Once upon a court: Project highlights good work done by courts

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– Photo by Steve Thorpe

Marcia McBrien, the Michigan Supreme Court’s public information officer, wants the video series to focus on the relationship between courts and communities.


By Steve Thorpe

Legal News

There’s an old Hollywood adage, attributed to film comedian W.C. Fields, that you should never work with animals or children.

In her first stab at producing a video Marcia McBrien violated both rules. The children worked out great. The animals … not so good.

A new online video series called “Court Stories” aims to tell everyday stories about the good work being done in the Michigan court system. The videos are expected to all be about five minutes long and highlight some activity or aspect of a state court that may not have gotten attention in the past.

The brainchild of McBrien, the Michigan Supreme Court’s public information officer, the series focuses on the relationship between courts and communities.

“We have judges in this state who are trying to tackle the root causes that land people in court,” McBrien says.

“Youth Fitness Academy,” the first video in the series, highlights an Otsego County juvenile court program that offers young offenders a way to a better life through physical fitness and lessons about personal responsibility.

“I edit a quarterly newsletter that our trial services department puts out called Connections,” McBrien says. “A story was submitted about the Youth Fitness Academy in Otsego County. One of the probation officers is ex-military and used to train soldiers and whip them into shape. It was such a fascinating story and they were getting such good results that I thought it was a shame we didn’t have some other way to tell the story. The article was fine, but the subject just called out for a different kind of treatment … a treatment that would appeal to the emotions as well as the mind.”

Otsego County Probate Chief Judge Michael Cooper, Juvenile Officer Wesley Smith and Juvenile Caseworker Ashley Hand are working with young people whose offenses range from something as minor as truancy to criminal sexual conduct. Brian Town of Michigan Creative in East Lansing provided the editing and design for the video.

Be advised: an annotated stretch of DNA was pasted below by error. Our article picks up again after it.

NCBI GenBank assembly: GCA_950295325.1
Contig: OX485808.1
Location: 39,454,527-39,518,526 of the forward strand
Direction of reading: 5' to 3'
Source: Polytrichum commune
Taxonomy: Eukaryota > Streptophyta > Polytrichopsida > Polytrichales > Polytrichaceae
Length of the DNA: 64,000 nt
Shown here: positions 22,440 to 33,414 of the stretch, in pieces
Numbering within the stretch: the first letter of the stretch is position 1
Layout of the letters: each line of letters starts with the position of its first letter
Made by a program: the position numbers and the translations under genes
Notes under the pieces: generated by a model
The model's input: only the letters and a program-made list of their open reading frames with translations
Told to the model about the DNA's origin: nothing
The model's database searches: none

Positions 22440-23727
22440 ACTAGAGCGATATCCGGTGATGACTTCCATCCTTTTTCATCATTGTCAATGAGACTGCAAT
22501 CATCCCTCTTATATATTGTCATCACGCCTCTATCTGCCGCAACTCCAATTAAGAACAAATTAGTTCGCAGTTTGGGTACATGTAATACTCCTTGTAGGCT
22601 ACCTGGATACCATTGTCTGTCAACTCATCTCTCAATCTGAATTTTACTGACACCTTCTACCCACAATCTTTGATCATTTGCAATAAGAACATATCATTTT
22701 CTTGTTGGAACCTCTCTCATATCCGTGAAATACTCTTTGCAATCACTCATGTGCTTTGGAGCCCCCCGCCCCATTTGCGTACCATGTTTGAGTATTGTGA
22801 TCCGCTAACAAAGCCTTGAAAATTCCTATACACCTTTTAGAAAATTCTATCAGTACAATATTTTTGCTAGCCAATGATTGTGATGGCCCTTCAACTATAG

The Fitness Academy, started in 2010, uses exercise and life skills to instill pride and discipline in young offenders.

They work out and compete in sports and then are schooled in tasks as basic as balancing a checkbook or using power tools.

Last summer they experienced farming firsthand as they built a chicken coop, managed chickens and raised crops.

Recidivism has been reduced significantly among the participants and some of them have even achieved ambitious weight reduction goals.

The program participants did well at managing the chickens, but the film crew, led by McBrien and videographer Barb Brown, found them to be as balky and temperamental as the most self-absorbed method actor.

“The students were great,” McBrien says. “The hardest part of filming was getting the chickens to cooperate. The organizers said, ‘We’ve got this chicken coop the students built themselves.’ So I said, ‘Great! We have to get video of the chickens!’ We go over to the chicken coop, the chickens take one look at us and go straight to the back of the coop and huddle in a hostile little knot.’”

“I tried to coax them to the front of the pen, down on my hands and knees, going, ‘Here, chicken, chicken, chicken.’ The more I talked, the more they pulled back.”

There was later, however, one rooster who fancied himself an opera star and proclaimed loudly in the middle of several other unrelated interview shots.

“Once he started crowing, we couldn’t shut him up,” McBrien says.

Despite the perils of livestock wrangling, McBrien is satisfied that the pilot video serves its purpose. The video project is intended to bring to life some of the ongoing efforts of Michigan’s courts to reach out to the citizens they serve.

“Until they’re directly involved — for example, by being a party in a case — many people don’t see any connection between the courts and their lives,” McBrien says. “But courts have a great impact for good in all kinds of low-drama ways. We hope to tell those stories.”
 

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